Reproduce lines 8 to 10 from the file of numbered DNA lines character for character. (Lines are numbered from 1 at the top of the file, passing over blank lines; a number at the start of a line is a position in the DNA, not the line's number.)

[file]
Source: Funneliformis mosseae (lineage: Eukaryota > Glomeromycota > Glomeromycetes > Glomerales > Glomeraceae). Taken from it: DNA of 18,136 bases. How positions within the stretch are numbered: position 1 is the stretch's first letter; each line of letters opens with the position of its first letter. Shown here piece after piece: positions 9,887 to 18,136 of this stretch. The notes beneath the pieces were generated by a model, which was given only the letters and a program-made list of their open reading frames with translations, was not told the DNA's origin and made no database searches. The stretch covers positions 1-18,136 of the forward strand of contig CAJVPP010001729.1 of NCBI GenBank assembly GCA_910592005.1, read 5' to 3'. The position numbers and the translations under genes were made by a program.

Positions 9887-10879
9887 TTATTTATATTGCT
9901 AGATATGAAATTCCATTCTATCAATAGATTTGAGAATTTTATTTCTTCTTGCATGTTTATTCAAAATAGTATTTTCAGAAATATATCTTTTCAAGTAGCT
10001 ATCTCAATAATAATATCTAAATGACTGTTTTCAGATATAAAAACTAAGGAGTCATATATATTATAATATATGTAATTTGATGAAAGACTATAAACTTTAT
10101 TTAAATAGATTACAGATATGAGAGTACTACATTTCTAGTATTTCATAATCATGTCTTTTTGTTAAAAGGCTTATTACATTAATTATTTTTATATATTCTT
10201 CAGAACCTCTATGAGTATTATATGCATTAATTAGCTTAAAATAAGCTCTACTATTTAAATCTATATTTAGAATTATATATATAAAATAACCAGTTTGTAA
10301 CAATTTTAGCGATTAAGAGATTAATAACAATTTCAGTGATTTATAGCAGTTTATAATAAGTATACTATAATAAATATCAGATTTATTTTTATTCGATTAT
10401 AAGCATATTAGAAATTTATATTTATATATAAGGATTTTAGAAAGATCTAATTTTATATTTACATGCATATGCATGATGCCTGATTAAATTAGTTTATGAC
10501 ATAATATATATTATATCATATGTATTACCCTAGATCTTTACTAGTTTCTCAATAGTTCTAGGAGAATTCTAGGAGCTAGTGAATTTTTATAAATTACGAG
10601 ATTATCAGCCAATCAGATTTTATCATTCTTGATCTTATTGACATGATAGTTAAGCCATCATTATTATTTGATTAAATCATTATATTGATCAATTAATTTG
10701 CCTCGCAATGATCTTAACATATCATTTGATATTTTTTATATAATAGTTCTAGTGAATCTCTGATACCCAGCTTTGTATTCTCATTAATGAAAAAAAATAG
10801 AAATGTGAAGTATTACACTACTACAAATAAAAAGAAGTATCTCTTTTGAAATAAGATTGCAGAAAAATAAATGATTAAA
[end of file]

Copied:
10301 CAATTTTAGCGATTAAGAGATTAATAACAATTTCAGTGATTTATAGCAGTTTATAATAAGTATACTATAATAAATATCAGATTTATTTTTATTCGATTAT
10401 AAGCATATTAGAAATTTATATTTATATATAAGGATTTTAGAAAGATCTAATTTTATATTTACATGCATATGCATGATGCCTGATTAAATTAGTTTATGAC
10501 ATAATATATATTATATCATATGTATTACCCTAGATCTTTACTAGTTTCTCAATAGTTCTAGGAGAATTCTAGGAGCTAGTGAATTTTTATAAATTACGAG